But it was also something more. It made me realize how truly life-altering a diagnosis of cancer is for those patients who do not receive a reprieve. As I said when I began this story, I thought I understood the impact of a cancer diagnosis. The truth is that I didn’t really have a clue – not until it was my life on the line – my future suddenly clouded by the incantation of two words:. “It’s cancer.”
John, it is amazing reading your story. I didn’t know (or could I have possibly forgotten?) that you previously had a cancer diagnosis. I too, have cancer, diagnosed with breast cancer the first week of November. There are times it still seems so unreal to me. I had surgery late November, started chemo therapy the first week of January, and had my last chemo treatment yesterday. Definitely cause for celebration 🥳. I still have radiation starting the first week of April, but I’m certain it will be much better than chemo! I’ve had fantastic treatment experience with all the doctors, nurses, and specialists at KU.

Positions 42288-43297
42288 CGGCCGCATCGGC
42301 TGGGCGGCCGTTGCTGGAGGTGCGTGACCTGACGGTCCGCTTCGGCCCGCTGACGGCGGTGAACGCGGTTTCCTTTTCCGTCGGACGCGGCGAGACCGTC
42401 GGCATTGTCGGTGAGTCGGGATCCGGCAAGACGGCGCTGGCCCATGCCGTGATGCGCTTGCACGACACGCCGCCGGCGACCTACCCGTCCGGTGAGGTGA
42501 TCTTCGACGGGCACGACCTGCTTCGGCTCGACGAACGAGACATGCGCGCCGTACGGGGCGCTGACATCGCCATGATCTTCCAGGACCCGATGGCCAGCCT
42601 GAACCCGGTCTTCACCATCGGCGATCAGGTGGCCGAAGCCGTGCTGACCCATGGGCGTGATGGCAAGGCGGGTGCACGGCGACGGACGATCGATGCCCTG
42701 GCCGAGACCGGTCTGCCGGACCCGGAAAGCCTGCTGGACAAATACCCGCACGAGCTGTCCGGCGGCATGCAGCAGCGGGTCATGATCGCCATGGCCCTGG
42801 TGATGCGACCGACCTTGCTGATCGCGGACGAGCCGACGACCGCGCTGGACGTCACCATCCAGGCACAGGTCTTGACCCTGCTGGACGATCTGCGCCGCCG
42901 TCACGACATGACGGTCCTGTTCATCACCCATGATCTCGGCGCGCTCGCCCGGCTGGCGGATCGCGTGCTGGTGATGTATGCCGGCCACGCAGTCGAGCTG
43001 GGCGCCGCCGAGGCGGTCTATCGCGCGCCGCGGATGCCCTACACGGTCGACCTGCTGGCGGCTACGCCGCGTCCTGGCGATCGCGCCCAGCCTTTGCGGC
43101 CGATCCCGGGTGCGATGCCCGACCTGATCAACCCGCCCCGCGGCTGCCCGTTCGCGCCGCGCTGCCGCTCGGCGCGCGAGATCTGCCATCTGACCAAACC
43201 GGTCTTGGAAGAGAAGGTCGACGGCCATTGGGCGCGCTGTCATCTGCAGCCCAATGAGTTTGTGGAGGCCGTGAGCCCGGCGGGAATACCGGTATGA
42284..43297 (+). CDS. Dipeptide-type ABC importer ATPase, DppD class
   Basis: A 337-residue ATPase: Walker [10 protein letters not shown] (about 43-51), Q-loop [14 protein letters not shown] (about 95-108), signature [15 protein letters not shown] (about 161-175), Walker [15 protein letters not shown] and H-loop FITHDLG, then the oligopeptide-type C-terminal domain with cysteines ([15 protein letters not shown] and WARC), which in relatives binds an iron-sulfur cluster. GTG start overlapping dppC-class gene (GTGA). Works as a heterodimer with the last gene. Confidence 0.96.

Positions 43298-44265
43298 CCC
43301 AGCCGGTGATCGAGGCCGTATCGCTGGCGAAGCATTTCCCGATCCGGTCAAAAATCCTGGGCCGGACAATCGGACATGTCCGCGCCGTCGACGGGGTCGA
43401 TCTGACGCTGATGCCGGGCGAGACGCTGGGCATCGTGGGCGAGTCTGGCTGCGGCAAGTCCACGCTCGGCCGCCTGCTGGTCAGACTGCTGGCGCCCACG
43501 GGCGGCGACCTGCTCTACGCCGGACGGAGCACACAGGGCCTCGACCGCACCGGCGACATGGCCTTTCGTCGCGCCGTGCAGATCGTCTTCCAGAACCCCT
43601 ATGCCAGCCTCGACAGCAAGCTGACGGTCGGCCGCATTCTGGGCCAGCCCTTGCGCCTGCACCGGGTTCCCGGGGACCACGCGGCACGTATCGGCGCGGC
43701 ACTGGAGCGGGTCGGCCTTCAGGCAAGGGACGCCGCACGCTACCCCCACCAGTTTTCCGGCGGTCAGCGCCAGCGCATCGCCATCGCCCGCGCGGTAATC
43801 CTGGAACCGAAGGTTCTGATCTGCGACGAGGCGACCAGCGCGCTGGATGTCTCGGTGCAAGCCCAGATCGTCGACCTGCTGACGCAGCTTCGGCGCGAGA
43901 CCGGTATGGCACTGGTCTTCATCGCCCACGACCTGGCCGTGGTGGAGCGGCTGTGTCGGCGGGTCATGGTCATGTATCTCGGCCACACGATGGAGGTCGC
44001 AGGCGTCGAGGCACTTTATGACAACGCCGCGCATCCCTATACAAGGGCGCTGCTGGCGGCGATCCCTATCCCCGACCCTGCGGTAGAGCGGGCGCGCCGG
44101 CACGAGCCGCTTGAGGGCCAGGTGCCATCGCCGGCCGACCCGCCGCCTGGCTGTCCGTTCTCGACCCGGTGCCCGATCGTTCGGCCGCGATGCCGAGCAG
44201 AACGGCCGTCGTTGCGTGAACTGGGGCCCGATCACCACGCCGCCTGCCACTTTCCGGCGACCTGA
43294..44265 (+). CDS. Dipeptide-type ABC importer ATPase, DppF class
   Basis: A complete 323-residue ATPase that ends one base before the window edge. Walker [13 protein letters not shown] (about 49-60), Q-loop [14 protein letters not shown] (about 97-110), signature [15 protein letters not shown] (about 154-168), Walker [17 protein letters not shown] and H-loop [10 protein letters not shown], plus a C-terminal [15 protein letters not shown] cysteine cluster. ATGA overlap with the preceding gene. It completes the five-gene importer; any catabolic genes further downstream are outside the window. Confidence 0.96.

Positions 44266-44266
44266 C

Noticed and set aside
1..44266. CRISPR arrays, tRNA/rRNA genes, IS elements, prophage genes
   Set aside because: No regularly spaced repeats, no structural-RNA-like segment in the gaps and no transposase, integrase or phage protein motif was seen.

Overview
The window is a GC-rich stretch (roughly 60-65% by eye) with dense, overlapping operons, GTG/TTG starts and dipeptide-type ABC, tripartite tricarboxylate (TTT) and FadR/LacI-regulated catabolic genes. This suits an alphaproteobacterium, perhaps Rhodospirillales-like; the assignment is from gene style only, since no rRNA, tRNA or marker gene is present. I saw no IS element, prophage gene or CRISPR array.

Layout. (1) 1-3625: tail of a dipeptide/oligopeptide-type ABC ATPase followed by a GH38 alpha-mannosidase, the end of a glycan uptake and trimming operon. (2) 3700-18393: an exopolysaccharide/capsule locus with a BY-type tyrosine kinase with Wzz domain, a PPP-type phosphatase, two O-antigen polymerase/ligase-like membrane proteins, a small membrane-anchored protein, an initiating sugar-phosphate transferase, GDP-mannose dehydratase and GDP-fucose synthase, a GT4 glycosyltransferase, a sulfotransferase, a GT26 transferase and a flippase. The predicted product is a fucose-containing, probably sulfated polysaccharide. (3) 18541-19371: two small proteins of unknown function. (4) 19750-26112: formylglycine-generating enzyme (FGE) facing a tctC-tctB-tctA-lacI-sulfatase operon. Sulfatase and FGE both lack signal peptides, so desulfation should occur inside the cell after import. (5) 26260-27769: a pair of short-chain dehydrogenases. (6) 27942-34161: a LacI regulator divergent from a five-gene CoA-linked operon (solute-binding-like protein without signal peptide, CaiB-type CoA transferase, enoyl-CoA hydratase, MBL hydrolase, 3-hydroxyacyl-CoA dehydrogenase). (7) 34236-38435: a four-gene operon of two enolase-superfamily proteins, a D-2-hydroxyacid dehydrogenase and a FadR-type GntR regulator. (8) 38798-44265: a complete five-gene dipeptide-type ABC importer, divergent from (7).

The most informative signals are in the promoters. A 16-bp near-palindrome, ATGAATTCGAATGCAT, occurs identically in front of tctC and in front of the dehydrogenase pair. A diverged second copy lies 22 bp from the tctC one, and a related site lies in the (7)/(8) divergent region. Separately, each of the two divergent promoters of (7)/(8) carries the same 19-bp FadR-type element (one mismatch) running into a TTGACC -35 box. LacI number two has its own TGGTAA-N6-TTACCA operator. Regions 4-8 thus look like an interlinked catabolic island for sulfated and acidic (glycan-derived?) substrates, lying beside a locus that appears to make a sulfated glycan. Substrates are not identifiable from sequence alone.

Every day I feel so lucky and blessed, that what I am going through is nothing compared to what so many others must endure during their treatments. My sister-in-law was diagnosed with pancreatic cancer last year. She finished her treatment in September and is still slowly climbing back to her “new normal”.
Thank you for sharing your story, and I’m thrilled that your outlook is positive. My best wishes and love to both you and Lori. I’ll hope to run into you soon sometime in the neighborhood!
Thanks for your note. Fortunately, it appears that I don’t have cancer (nor ever have had cancer)…that was the conclusion following a couple of harrowing days after I was told that I had metastatic cancer to the liver. I feel incredibly blessed and grateful.
I’m so sorry, though, to learn about your situation. That’s a lot to go through. I have some inkling having watched what Lori endured with her treatment. I’m going to hope that the surgery, chemo, and radiation will forever banish the cancer from your system.